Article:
stretching the wire-you will see it visibly stretch. This will straighten
    it instantly.
  4. Get a piece of brass hobby tubing about 3" (7cm) long, cut one end to a
    45 degree angle or so, anneal it, about one inch (2.5) cm below the flat
    end of the tube make an indentation with a center punch and then drill a
    one mm hole at the bottom of the dent. This will serve as a funnel to feed
    the wire into the hole (and the tube). Then gently squash the tube near the
    dent and hole at 90 degrees thus making the tube into an oval at that
    point. The dent with the hole in it is a one of the ends of the oval, on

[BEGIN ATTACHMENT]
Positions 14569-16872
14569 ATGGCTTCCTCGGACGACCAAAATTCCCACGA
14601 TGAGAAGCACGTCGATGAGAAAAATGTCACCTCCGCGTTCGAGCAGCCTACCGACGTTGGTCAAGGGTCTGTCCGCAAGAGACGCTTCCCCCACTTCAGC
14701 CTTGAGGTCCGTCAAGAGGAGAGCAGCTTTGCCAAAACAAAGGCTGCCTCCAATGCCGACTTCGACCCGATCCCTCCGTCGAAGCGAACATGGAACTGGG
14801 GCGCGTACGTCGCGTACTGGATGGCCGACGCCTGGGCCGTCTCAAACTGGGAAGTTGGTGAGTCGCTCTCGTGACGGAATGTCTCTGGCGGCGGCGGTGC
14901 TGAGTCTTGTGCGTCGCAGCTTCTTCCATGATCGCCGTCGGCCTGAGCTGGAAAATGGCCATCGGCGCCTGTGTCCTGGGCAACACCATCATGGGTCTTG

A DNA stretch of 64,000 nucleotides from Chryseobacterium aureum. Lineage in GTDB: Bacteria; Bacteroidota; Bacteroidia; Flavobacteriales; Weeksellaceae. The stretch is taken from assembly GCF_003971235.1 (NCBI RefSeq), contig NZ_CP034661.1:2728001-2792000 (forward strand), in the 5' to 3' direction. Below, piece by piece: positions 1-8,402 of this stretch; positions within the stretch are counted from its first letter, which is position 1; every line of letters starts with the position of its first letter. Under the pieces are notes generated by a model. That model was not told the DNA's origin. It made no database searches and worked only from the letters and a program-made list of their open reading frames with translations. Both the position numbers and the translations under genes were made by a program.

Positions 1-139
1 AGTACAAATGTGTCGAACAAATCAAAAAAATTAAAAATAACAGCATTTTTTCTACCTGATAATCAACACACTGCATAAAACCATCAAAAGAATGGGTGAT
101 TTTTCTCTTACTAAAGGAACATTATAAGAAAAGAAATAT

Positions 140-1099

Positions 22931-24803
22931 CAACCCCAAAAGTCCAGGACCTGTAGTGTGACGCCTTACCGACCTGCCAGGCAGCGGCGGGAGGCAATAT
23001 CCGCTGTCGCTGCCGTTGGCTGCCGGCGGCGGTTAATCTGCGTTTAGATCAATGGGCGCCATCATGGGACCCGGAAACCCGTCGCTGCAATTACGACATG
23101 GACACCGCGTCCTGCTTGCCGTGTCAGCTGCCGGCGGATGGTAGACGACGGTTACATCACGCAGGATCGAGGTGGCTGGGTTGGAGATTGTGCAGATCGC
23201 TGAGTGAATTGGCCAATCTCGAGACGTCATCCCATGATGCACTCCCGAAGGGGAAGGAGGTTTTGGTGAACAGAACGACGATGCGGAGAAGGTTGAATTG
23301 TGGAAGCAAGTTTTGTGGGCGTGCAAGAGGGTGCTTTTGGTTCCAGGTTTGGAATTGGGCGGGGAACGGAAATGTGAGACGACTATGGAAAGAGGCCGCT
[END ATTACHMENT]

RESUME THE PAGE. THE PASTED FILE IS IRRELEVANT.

the short curve of the oval. You adjust the squish on the tube until when
    the wire is fed in and then snipped off flush with the tube the piece that
    is cut off is the correct length for your earring posts.
  5. Then stick the angled end of the tube into a hole you make in the top of
    a film can. Now when you feed wire into the hole in the dent it slides in
    until it hits the far side of the tube, is snipped off flush with the outer
    side of the tube at the dent and it falls naturally down the tube into the
    film can.
    You can then clamp the film can in place gently in a vise and cut the right
    lengths of earring posts as fast as you can feed the wire into the hole and
    snip. You will find that because we made a funneling dent leading to the
    hole into the tube that when you snip the wire you are feeding in will
    automatically slide into the tube and stop again ready to be snipped. The